Did Ted Cruz Really Win Every County in Maine?

The Boston Globe and 2 local papers didn't give him a chance. He didn't win a single county in Massachussetts 4 days earlier. Did Cruz really win EVERY county in Maine?

By Cruz Camp's Own Admission, Heidi Should Be Thoroughly Vetted

The head of the Ted Cruz campaign has said Heidi is Ted's closest adviser. The FEC violations involve her current employer. No personal attacks, just a necessary professional evaluation of Heidi Cruz's role in the Cruz Crew.

How Ted Cruz Can Stop Immigration Abuse NOW!

As a self-described "constitutional expert" Canadian born Cruz could do us all a great service to stop illegal immigration by simply answer 4 teeny weeny questions...

The Complete Concordance of Cruz Corruption, Deceptions and Lies

Reagan was attacked by the Establishment, but people LIKED him. Cruz on the other hand is despised by mild mannered Huckabee and "sealed lips" George W. There is a reason. Here is an (almost) complete compendium of Cruz lies.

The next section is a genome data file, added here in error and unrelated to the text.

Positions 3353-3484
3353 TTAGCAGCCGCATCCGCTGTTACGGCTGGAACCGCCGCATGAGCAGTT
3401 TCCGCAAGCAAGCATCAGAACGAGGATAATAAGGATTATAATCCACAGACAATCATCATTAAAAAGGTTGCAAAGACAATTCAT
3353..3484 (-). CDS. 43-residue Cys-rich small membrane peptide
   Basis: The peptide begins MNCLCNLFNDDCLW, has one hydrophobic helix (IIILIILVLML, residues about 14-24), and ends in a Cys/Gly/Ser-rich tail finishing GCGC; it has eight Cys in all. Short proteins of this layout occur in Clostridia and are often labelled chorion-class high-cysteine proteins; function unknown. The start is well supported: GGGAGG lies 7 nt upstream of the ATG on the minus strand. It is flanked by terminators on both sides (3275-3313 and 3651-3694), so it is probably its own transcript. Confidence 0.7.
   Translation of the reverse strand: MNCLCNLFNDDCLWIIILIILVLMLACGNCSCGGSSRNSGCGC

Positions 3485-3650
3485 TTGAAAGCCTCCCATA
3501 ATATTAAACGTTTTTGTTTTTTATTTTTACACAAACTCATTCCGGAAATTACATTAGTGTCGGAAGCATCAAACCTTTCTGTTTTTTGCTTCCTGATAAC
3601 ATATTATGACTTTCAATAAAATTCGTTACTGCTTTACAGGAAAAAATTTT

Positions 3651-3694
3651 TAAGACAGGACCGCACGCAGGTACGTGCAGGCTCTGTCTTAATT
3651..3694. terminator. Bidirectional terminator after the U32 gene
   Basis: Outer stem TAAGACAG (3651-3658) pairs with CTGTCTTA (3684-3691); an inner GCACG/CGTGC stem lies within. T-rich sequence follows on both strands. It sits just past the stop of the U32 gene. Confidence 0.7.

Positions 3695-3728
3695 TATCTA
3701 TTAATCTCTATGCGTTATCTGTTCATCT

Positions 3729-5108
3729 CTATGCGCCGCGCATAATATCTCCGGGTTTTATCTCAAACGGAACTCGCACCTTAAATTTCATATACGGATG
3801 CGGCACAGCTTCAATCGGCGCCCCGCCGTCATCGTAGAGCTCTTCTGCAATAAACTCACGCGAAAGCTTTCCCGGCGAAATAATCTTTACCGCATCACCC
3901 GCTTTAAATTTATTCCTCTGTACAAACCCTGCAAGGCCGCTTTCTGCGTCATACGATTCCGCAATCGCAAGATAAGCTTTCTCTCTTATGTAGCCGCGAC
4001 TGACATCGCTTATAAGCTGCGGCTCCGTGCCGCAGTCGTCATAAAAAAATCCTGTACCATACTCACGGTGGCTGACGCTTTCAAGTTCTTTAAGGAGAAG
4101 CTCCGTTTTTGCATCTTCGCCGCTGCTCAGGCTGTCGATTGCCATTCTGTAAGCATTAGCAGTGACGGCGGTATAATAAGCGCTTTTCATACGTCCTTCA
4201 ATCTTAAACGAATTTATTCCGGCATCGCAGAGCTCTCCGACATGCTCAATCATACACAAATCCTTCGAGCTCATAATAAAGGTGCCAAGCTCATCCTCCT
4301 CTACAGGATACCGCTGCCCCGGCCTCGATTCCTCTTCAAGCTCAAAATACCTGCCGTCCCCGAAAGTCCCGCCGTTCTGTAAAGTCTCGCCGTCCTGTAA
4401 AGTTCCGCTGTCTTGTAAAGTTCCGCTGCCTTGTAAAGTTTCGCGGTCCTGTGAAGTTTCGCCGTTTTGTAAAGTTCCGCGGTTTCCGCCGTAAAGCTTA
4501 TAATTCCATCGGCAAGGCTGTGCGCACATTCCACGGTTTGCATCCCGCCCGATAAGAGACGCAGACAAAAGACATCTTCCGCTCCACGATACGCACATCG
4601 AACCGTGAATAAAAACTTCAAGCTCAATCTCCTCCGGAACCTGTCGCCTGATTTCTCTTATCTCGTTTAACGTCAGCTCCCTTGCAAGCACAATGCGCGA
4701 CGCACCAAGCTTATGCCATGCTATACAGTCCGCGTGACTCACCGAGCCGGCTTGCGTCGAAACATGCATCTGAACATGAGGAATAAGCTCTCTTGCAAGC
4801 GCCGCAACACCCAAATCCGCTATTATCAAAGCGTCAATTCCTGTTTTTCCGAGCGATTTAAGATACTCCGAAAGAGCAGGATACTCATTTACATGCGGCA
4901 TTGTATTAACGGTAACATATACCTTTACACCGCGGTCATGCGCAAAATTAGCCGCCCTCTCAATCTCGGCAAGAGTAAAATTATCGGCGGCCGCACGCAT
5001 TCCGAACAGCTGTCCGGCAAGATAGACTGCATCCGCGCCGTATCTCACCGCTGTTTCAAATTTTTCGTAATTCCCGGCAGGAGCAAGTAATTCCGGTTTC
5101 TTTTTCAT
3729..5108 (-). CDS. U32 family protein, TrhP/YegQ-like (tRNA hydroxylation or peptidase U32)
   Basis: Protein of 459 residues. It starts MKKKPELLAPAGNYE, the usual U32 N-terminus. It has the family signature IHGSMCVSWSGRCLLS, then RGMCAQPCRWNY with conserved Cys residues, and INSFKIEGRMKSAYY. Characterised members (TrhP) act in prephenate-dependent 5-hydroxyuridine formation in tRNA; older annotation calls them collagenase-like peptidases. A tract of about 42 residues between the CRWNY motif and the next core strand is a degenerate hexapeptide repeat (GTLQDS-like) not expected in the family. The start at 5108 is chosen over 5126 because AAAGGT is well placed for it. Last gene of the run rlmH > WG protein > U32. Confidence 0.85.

Why Isn't Anyone Discussing the SCOTUS Ruling on Natural Born Citizen?

There is a lie being told that "Natural Born Citizen" is not defined anywhere in the Constitution. That's True. What's Not True is that it is NOT settled by the Supreme Court. (It has)

Why I'm Happy To (Now) Be A Texan

In honor of @pmbasse, a descendant of one of the original 300 Texas settlers, I want to tell you WHY I LOVE TEXAS. As they say, I wasn't born here but I got here as soon as I could. And for me that was 3 times.

Ted Cruz Takes More Wall Street Money than Hillary Clinton

When you see who REALLY is running Ted's campaign, you realize how "inside" this pretend outsider is. The top CIA, Goldman Sachs executives are LITERALLY running his campaign.